Here is where things get really interesting.
After this discussion to clarify the interpretation of existing law, the Commission took a few minutes to discuss what they would do if they had a blank slate. They asked: should incumbents be allowed to roll-over any surplus funds at all? On what grounds would we restrict them?
The question seems to be ripe because a finding in the SEEC 2011 Election Report showed that “transfers from prior campaigns reached a new high, as did the amount of unspent funds remaining at the end of campaigns.” In 2011, $187,016 in surplus funds was transferred from prior campaigns and $371,961 in candidates’ funds remains in surplus after the election.
The Ethics and Election Commissioners focused their conversation on the “donor intent.” If George gives $500 to Martha running for City Attorney, we expect his intent was to support speech and activities in favor of that candidate, for that office, at that time.
SEEC Staff shared examples from other states that have rules governing the amount of surplus funds that can be rolled forward in order to encourage candidates to honor the donor’s intent. For example, in Alaska a candidate can roll-over $5,000 in a municipal race – and slightly more for state offices. By restricting rollovers, the law encourages candidates to spend their funds in the races for which they were solicited.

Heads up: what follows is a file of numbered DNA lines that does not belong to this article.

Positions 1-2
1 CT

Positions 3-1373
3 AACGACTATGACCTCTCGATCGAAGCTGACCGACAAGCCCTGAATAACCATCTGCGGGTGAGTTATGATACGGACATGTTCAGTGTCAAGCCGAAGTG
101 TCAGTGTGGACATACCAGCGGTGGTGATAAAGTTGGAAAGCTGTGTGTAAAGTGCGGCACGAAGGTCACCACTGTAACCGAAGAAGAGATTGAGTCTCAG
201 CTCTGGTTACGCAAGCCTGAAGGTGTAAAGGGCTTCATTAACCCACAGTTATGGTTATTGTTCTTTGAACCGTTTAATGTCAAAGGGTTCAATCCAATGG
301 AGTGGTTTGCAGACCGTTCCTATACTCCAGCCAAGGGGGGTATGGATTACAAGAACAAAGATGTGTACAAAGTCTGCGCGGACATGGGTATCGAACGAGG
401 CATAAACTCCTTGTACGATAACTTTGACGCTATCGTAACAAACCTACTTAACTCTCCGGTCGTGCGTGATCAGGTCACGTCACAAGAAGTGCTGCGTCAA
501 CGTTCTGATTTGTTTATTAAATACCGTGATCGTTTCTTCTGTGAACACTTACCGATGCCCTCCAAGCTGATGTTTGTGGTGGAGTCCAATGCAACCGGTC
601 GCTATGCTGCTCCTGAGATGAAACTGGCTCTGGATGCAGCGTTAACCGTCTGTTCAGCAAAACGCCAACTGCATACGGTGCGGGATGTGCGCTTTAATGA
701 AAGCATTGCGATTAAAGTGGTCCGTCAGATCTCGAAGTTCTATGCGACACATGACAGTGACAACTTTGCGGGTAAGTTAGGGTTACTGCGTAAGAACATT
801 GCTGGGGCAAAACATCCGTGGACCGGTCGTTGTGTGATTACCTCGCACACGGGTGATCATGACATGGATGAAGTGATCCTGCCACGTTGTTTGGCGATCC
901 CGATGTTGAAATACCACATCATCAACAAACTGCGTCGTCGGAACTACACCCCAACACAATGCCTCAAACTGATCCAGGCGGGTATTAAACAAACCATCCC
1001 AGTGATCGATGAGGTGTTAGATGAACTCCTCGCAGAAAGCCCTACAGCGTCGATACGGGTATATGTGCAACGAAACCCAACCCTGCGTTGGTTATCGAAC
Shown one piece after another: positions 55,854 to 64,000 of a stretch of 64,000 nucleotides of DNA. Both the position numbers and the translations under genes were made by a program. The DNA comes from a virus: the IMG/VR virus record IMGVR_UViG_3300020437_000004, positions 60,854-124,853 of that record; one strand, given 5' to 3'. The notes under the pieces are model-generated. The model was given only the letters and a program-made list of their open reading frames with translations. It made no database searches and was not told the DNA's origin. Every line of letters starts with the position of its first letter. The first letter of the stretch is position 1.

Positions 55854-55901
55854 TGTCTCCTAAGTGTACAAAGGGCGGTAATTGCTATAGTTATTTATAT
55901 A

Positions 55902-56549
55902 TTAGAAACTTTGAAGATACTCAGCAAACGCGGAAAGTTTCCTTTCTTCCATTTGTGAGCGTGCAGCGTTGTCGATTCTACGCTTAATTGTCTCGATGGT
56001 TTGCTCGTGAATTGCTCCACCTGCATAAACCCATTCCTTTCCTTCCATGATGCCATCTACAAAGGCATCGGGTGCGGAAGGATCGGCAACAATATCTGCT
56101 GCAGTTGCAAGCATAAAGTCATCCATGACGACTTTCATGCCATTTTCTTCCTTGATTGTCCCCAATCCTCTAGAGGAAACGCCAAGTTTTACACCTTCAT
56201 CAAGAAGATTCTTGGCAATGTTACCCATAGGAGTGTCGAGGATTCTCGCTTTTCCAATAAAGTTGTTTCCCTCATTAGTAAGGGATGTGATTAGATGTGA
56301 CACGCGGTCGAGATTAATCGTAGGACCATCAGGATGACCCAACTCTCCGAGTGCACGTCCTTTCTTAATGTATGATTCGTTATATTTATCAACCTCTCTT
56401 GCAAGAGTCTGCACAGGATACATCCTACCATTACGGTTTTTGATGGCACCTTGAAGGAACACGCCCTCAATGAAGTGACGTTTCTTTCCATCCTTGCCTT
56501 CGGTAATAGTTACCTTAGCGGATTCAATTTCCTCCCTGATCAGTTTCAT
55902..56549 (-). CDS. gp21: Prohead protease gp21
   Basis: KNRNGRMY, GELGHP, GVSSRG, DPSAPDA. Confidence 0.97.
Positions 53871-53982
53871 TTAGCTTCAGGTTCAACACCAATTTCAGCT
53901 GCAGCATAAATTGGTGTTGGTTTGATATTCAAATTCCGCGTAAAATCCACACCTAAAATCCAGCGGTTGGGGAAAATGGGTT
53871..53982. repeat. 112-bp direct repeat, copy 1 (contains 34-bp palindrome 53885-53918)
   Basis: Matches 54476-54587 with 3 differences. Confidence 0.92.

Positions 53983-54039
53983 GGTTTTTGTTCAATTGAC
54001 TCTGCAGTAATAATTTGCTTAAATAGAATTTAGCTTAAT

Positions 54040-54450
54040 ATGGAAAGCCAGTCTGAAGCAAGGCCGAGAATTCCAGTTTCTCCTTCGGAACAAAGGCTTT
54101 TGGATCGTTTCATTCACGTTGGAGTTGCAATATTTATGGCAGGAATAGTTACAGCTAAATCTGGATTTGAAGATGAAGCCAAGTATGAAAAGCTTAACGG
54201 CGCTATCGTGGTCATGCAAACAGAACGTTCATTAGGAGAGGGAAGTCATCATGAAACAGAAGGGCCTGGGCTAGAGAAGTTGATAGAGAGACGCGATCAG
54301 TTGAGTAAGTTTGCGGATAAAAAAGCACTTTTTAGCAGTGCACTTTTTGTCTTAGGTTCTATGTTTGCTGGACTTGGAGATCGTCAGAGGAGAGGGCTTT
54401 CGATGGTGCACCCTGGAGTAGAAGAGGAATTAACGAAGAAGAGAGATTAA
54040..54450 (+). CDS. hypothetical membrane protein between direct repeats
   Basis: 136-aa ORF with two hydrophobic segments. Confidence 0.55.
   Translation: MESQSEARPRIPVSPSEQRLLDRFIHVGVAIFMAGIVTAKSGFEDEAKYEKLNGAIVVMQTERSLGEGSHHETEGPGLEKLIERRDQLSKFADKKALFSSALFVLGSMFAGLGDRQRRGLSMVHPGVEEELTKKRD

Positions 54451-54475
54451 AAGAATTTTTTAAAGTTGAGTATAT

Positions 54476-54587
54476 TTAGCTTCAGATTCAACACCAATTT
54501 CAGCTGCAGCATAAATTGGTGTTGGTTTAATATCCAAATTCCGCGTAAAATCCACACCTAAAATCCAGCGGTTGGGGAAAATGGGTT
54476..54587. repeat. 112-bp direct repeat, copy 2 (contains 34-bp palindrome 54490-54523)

Our current State and City laws requiring someone like Martha, who holds one city office and wants to run for another city office, to ask her donors for permission to transfer funds from one race to the next is one way that we support this intent here in Washington.
The question remaining is – should we be doing more? Should the City of Seattle restrict the roll-over of surplus funds? We could either eliminate them (say you can’t roll over any funds) or place a cap (like Alaska).
The SEEC indicated they would first focus their attention at the amendment to Rule 11, clarifying existing law, and then later determine if there was interest in picking up this broader question of roll-overs.